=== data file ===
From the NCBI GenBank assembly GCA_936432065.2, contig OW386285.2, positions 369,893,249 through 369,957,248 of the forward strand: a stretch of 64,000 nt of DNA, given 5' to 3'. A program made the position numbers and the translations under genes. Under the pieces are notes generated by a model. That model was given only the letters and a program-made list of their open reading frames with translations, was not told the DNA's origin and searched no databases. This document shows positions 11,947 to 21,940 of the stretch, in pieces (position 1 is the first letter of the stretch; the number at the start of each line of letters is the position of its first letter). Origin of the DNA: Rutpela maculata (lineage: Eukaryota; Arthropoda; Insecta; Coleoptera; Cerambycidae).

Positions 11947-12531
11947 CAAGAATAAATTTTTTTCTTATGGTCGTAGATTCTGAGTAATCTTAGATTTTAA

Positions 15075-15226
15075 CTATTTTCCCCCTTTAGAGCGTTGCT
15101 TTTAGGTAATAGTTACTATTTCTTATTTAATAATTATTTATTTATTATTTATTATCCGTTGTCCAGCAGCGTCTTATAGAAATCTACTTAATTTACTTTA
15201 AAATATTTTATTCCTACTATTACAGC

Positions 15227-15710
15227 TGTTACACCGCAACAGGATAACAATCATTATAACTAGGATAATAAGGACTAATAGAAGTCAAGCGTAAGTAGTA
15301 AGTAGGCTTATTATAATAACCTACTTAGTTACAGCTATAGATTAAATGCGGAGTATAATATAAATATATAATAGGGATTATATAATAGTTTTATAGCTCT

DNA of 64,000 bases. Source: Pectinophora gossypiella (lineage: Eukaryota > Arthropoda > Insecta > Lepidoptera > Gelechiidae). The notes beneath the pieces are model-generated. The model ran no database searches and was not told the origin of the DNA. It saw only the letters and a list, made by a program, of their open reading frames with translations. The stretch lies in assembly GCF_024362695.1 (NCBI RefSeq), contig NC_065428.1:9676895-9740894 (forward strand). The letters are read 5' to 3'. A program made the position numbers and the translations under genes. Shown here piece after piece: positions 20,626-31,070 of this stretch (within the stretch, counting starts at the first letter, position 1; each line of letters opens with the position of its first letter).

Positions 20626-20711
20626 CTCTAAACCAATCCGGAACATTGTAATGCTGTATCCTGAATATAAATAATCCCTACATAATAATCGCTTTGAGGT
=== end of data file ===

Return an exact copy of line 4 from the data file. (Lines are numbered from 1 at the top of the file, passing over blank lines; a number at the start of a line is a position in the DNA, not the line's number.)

Positions 15075-15226